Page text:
Having battled the red tape of the European Commission, Fotis Kafatos will now focus on his research. Credit: F. BARON

Amid the bustle of the life-sciences department at Imperial College London, Fotis Kafatos looks spent. For the past four years, he has nursed the European Research Council (ERC) to life, delivering the first pan-European initiative to fund cutting-edge basic research judged solely on excellence. The struggle has left him satisfied but exhausted. So on 1 March — a year earlier than his term was due to end — Kafatos handed over his presidency of the ERC to Helga Nowotny, a social scientist at the Vienna Science and Technology Fund, and one of the ERC's two vice-presidents. Kafatos plans to devote more time to his research on malaria, which he says has come practically to a standstill.

"I don't begrudge the time I spent on the ERC, but I would be foolish not to step down now — it was consuming me," he tells Nature in an exclusive interview. "If I knew how much time it would take out of my life when I started I might not have done it. But I am happy I did."

Kafatos, together with the other 21 members of the ERC's scientific council, helped to secure the ERC a 7-year €7.5-billion (US$10.2-billion) budget, which has funded more than 1,000 projects worth a total of €1.7 billion. Like many of the world's best research agencies, including the US National Science Foundation in Arlington, Virginia, the ERC selects winners solely on scientific merit. "We delivered to Europe what we promised," Kafatos declares.

Colour begins to creep back into Kafatos's face as he tells of the ERC's other achievements. For instance, it has attracted more than 3,000 distinguished scientists from across the world to review applications. The review panels are "the backbone of our operations. We are very proud of it," he says. The council has also spurred individual nations to spend more money on research. "Ten countries or regions, including Switzerland and Spain, have injected additional national funds for runner-up candidates who were deemed excellent but could not be funded," says Kafatos.

Busting bureaucracy

However, the ERC has had its share of problems. Its first call for proposals from young researchers, in 2007, attracted more than 9,000 applicants, several times more than it expected — it had enough money to fund just 299 projects. "This huge interest could have been a disaster because the success rate was so low. But credit to young researchers, they were not put off," Kafatos recalls.

I would be foolish not to step down now. ,

But it was not so much the teething troubles of the young ERC that wore Kafatos down, as the bureaucracy of the European Commission, which is responsible for ensuring that funding from the European Union pot — including the ERC's budget — is spent properly. An overly strict control culture permeates the commission, Kafatos says. "We continuously had to spend energy, time and effort on busting bureaucracy roadblocks that kept appearing in our way," says Kafatos. "At best, this costs us precious energy and resources. At worst it may hamper our zeal to inspire and continuously improve the ERC strategy, it can damage the morale of our staff and discourage the top talented researchers from applying to or reviewing for the ERC."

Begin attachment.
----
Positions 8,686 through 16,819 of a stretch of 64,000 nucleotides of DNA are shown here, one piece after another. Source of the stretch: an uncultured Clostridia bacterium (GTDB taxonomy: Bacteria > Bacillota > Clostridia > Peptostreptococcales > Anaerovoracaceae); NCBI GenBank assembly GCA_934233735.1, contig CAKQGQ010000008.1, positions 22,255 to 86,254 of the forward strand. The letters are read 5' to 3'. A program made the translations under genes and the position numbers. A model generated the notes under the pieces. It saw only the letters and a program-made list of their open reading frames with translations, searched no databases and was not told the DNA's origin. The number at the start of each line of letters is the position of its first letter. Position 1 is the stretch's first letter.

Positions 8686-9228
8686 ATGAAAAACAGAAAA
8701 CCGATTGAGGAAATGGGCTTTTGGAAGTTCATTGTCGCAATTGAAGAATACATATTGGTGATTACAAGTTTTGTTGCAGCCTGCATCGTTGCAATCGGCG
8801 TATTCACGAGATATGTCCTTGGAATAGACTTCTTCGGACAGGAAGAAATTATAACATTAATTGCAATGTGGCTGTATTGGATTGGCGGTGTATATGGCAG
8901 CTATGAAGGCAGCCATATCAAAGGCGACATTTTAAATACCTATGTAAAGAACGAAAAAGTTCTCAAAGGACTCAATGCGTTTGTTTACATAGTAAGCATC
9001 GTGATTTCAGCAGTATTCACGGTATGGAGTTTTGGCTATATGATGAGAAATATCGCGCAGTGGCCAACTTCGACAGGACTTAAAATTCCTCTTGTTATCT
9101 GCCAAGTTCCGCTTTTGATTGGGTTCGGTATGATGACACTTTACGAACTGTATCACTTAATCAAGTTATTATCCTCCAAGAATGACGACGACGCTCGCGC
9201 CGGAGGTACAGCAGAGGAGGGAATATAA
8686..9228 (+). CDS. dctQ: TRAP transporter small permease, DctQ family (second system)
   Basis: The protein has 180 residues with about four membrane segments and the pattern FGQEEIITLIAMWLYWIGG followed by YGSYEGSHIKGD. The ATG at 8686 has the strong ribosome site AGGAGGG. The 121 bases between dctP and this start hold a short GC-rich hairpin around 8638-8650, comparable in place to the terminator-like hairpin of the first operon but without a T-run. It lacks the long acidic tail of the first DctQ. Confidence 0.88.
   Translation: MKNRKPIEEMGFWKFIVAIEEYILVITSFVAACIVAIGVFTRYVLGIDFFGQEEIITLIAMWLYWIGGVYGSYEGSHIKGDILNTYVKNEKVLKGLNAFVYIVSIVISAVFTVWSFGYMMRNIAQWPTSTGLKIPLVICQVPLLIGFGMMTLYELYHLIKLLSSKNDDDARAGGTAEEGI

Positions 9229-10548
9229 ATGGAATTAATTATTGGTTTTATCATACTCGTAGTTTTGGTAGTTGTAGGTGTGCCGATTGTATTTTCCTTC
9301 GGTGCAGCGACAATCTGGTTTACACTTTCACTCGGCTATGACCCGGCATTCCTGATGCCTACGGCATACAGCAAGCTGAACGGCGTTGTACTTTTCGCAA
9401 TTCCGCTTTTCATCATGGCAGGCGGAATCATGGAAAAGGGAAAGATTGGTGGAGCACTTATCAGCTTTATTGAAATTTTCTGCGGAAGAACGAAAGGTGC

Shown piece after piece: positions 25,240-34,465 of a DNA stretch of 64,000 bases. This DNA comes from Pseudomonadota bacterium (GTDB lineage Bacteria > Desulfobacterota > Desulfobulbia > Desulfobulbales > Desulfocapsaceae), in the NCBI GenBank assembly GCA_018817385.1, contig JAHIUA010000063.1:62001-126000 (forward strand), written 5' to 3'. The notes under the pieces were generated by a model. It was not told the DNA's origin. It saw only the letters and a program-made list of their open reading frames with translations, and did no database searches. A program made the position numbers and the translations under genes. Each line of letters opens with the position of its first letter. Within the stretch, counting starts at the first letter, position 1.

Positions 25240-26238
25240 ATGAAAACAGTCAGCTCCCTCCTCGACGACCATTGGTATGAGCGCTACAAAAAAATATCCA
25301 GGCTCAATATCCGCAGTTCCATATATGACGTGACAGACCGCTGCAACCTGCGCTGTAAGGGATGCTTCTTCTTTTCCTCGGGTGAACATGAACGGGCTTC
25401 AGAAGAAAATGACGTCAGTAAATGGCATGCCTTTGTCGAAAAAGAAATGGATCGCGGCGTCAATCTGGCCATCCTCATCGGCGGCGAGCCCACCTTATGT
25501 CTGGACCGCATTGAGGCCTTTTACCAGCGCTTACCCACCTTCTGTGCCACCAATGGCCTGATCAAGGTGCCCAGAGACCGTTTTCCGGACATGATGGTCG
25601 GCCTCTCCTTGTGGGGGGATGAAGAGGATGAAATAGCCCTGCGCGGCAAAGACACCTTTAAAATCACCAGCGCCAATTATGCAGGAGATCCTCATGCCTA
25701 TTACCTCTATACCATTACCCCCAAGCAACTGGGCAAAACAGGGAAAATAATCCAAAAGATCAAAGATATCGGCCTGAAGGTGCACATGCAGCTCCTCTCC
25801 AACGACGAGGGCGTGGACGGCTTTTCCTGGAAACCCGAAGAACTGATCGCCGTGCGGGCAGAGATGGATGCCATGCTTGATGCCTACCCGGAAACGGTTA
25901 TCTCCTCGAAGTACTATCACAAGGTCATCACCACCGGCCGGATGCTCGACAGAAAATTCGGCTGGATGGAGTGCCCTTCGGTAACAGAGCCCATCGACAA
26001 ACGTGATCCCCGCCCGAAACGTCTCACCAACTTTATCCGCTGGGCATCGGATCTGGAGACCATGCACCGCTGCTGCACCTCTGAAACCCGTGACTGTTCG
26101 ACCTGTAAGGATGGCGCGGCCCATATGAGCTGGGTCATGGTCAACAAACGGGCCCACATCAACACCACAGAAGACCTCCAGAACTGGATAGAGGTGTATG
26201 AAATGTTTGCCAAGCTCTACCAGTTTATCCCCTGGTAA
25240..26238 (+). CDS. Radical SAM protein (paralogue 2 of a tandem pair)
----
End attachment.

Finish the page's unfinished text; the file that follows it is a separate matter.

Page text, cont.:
For example, the commission insists that winners of ERC funding, who already have to provide detailed research proposals, describe the milestones they aim to reach and how, so that their projects can be audited. How successful researchers are in reaching those goals could affect their chances of winning funding in the future. Kafatos says that this rule hampers the freedom of researchers to change their plans in the light of new science after their proposal has been accepted. "This is nonsensical. If you could a priori describe what your success will be, you would not have to do the experiments," says Kafatos. "I am convinced that proper and secure use of public funds can be achieved in a much less domineering system," he adds.

He is not alone. A review led by the former president of Latvia, Vaira Vīķe-Freiberga, and published in July last year, recommended that the commission make "immediate corrections" to the running of the ERC or risk inflicting a "deadly blow" on the funding body. Kafatos says that a pressing challenge for his successor is to ensure that the commission follows up on the report's recommendations and agrees to a further review in 2011 to consider whether more reforms are needed.

Kafatos also calls for new legislation to establish the ERC as a permanent institution. The ERC currently has a temporary status, raising the prospect, albeit unlikely, that it might not be funded in Europe's next research initiative — the eighth Framework programme, set to begin in 2013. Kafatos hopes instead that the Framework programme will include a "major expansion" of the ERC budget, which would allow the council to launch new funding initiatives, including supporting PhD programmes and institutes of advanced study, similar to the one in Princeton, New Jersey, at which researchers are free to pursue speculative ideas.

Most of all, Kafatos wants the agency he laboured to build to have the freedom to choose how it operates and how it is governed. "We need to build our institution to fit the needs of the mission and not vice versa," he says.

figure a